24. The Hon’ble Supreme Court in the precise context of an offense under Section 498-A of the Indian Penal Code, has held that adverse effects on mental health in the parental home or other places of shelter though on account of acts committed in the matrimonial home would amount to commission of cruelty within the meaning of Section 498-A of the Indian Penal Code at parental home or such other place. The consequences of cruelty committed at matrimonial places result in repeated offenses being committed at parental homes or other such places of shelter. This is the kind of offense contemplated under Section 179 of Cr.P.C. which would squarely apply to a situation where the wife takes shelter in her parental home after leaving or being driven away from matrimonial home on account of acts of cruelty committed by the husband or his relatives.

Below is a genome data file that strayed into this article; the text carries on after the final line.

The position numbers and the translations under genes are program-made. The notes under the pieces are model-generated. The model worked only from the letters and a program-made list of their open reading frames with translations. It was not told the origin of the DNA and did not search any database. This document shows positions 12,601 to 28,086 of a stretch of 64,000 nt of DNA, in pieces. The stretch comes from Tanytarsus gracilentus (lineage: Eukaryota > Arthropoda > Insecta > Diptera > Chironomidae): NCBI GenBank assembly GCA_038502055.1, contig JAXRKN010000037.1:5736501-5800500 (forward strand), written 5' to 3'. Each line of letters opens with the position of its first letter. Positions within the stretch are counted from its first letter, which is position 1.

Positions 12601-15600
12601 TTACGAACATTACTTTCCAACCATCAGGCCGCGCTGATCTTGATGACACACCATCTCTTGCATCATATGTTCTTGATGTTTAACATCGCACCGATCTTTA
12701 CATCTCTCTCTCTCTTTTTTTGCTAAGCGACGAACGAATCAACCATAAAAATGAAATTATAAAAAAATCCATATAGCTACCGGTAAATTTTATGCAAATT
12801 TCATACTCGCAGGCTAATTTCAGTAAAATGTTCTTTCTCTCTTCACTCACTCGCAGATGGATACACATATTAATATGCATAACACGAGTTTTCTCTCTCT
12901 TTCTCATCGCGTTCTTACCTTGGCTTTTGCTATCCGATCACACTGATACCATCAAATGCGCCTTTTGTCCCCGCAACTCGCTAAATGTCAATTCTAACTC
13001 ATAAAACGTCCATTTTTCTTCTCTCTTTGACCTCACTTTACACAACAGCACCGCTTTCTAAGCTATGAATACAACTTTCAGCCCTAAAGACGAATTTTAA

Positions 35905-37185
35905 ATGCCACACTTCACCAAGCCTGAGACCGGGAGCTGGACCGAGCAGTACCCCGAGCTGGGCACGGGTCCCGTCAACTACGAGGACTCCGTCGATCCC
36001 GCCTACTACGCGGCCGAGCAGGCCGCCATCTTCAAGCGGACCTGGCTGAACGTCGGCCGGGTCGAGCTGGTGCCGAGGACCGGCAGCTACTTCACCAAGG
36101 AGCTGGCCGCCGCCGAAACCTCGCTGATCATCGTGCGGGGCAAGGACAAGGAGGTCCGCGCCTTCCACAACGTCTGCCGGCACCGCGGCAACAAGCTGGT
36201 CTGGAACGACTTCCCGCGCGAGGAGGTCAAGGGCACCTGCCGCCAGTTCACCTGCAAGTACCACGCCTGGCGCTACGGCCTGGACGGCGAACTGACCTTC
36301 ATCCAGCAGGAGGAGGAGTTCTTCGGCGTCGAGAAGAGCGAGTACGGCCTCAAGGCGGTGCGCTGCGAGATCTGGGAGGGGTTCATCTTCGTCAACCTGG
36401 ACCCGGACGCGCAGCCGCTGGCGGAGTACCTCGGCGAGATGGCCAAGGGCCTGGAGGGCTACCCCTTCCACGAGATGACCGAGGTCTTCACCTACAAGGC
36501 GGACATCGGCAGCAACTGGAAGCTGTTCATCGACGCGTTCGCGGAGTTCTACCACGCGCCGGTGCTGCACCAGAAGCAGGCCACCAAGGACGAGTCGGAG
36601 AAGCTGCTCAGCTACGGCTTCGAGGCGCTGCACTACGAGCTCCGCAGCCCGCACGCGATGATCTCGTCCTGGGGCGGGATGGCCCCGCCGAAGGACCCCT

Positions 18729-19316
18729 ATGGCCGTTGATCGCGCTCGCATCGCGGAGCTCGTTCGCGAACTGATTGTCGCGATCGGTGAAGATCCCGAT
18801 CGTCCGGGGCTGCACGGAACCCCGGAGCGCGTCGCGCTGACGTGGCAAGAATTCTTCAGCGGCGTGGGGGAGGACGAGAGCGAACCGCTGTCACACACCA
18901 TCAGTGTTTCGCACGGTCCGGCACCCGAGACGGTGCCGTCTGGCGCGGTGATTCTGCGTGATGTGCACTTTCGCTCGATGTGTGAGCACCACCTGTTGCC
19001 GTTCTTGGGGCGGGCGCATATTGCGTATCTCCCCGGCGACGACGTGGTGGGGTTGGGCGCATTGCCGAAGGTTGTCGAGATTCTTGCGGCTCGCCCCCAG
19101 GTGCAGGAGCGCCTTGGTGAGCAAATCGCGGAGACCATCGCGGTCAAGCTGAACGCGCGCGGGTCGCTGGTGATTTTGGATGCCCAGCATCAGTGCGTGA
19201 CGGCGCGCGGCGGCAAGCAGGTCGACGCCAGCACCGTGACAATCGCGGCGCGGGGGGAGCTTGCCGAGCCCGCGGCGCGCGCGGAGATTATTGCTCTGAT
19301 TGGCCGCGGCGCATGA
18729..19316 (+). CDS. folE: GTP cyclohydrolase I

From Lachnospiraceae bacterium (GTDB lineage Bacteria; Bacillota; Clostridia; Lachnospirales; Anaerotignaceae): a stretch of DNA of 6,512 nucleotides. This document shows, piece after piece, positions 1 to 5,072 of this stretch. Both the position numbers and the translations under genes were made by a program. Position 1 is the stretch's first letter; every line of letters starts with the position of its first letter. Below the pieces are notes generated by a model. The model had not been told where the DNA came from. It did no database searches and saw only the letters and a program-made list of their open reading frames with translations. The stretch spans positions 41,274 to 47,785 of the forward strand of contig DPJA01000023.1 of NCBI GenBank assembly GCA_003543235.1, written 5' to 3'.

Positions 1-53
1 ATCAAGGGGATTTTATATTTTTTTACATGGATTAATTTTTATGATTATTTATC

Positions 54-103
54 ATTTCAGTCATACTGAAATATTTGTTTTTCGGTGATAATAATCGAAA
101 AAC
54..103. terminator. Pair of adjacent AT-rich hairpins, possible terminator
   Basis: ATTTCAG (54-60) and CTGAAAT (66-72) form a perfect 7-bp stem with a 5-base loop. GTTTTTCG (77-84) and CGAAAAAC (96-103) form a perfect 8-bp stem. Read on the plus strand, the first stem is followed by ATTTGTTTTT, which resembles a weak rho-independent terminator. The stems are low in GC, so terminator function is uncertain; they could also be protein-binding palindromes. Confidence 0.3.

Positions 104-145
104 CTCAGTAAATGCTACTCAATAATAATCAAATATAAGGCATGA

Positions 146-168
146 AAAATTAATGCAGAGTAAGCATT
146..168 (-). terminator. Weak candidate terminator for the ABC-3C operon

25. The Hon’ble Supreme Court has held that the impact on the mental health of wife by overt acts on part of the husband or his relatives; mental stress and trauma of being driven away from the matrimonial home and her helplessness to go back to the same home for fear of being ill-treated are aspects that cannot be ignored while understanding the meaning of expression “cruelty” appearing in S. 498-A, IPC. Emotional distress or psychological effect on the wife, if not the physical injury, is bound to continue to traumatize the wife even after she leaves the matrimonial home and takes shelter at the parental home. Even if the acts of physical cruelty committed in the matrimonial house may have ceased and such acts do not occur at the parental home, there can be no doubt that the mental trauma and psychological distress caused by acts of husband including verbal exchanges, if any, that had compelled the wife to leave the matrimonial home and take shelter with her parents would continue to persist at the parental home. Mental cruelty borne out of physical cruelty or abusive and humiliating verbal exchanges would continue in the parental home even though there may not be any overt act of physical cruelty at such place. Even the silence of the wife may have an underlying element of emotional distress and mental agony. Her sufferings at parental home though may be directly attributable to the commission of acts of cruelty by husband at matrimonial home would, undoubtedly, be the consequences of the acts committed at the matrimonial home. Such consequences, by itself, would amount to distinct offenses committed at parental home or other places where she has taken shelter.